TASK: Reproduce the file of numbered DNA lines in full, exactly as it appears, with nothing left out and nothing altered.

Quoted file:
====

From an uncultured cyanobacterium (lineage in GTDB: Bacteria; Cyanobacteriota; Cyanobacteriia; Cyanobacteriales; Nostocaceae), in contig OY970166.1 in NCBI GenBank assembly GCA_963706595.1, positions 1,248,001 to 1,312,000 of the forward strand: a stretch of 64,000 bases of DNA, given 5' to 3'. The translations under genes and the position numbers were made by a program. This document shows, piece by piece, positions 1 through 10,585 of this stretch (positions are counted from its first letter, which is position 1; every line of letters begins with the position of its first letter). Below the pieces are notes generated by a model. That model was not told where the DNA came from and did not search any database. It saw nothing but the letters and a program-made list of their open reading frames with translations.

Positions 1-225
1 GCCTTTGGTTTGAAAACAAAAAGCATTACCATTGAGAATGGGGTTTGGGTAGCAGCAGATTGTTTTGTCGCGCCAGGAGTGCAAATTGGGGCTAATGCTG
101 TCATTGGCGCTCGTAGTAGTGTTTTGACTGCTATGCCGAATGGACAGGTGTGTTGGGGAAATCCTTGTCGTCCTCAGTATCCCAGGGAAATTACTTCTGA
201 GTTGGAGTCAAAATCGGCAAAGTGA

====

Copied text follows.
From an uncultured cyanobacterium (lineage in GTDB: Bacteria; Cyanobacteriota; Cyanobacteriia; Cyanobacteriales; Nostocaceae), in contig OY970166.1 in NCBI GenBank assembly GCA_963706595.1, positions 1,248,001 to 1,312,000 of the forward strand: a stretch of 64,000 bases of DNA, given 5' to 3'. The translations under genes and the position numbers were made by a program. This document shows, piece by piece, positions 1 through 10,585 of this stretch (positions are counted from its first letter, which is position 1; every line of letters begins with the position of its first letter). Below the pieces are notes generated by a model. That model was not told where the DNA came from and did not search any database. It saw nothing but the letters and a program-made list of their open reading frames with translations.

Positions 1-225
1 GCCTTTGGTTTGAAAACAAAAAGCATTACCATTGAGAATGGGGTTTGGGTAGCAGCAGATTGTTTTGTCGCGCCAGGAGTGCAAATTGGGGCTAATGCTG
101 TCATTGGCGCTCGTAGTAGTGTTTTGACTGCTATGCCGAATGGACAGGTGTGTTGGGGAAATCCTTGTCGTCCTCAGTATCCCAGGGAAATTACTTCTGA
201 GTTGGAGTCAAAATCGGCAAAGTGA